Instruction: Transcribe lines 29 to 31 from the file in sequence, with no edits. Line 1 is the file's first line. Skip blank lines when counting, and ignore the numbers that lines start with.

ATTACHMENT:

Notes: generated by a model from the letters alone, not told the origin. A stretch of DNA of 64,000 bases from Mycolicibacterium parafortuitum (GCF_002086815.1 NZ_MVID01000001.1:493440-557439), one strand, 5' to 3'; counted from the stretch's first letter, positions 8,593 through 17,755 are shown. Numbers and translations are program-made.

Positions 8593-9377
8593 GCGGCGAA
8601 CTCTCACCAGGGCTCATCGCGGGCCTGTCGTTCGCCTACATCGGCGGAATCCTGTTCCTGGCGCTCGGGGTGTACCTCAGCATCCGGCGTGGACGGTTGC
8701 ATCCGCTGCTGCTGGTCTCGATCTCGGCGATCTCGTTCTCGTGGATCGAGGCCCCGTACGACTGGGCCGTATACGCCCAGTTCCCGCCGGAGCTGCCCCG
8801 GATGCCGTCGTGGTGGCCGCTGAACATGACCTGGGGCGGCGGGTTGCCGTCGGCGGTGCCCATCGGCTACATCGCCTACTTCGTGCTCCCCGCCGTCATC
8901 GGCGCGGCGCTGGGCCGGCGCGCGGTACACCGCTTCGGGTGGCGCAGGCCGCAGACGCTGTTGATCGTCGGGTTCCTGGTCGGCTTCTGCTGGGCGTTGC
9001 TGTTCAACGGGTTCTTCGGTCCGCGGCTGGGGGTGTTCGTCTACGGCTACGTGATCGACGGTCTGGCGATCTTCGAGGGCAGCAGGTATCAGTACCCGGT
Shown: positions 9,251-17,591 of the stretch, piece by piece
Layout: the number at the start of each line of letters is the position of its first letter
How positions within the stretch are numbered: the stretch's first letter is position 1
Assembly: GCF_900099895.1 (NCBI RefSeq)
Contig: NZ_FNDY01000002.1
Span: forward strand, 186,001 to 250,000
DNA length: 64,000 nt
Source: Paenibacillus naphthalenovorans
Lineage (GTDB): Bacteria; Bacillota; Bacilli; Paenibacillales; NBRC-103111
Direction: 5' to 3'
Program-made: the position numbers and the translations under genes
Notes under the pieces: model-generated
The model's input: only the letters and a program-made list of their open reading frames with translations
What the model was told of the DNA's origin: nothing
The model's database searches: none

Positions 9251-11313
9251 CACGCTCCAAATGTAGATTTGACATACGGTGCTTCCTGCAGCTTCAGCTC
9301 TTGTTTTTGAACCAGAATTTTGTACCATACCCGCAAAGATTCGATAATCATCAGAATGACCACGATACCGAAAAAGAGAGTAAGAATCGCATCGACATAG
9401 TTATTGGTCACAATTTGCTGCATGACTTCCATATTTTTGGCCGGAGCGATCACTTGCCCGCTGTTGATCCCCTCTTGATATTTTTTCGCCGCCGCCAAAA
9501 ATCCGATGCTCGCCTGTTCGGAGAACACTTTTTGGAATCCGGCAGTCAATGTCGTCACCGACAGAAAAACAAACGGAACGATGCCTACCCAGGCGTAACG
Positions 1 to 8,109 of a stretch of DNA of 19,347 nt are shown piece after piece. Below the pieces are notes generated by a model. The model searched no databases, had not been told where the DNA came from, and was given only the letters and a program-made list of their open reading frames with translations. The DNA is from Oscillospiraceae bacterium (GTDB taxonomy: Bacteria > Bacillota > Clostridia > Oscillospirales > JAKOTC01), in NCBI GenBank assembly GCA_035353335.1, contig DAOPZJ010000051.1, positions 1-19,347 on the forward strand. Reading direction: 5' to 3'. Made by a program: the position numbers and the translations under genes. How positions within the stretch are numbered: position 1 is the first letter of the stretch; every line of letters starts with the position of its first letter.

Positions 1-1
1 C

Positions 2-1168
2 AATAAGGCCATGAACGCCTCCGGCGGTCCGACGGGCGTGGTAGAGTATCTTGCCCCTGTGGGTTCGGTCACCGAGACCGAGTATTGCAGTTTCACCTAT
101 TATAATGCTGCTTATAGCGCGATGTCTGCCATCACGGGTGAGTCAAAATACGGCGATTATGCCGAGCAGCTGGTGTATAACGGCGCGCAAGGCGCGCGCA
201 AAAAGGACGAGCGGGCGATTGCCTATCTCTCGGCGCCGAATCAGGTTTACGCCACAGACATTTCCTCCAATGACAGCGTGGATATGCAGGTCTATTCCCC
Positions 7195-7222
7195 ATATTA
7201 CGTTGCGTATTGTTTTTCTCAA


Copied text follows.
Positions 1 to 8,109 of a stretch of DNA of 19,347 nt are shown piece after piece. Below the pieces are notes generated by a model. The model searched no databases, had not been told where the DNA came from, and was given only the letters and a program-made list of their open reading frames with translations. The DNA is from Oscillospiraceae bacterium (GTDB taxonomy: Bacteria > Bacillota > Clostridia > Oscillospirales > JAKOTC01), in NCBI GenBank assembly GCA_035353335.1, contig DAOPZJ010000051.1, positions 1-19,347 on the forward strand. Reading direction: 5' to 3'. Made by a program: the position numbers and the translations under genes. How positions within the stretch are numbered: position 1 is the first letter of the stretch; every line of letters starts with the position of its first letter.

Positions 1-1
1 C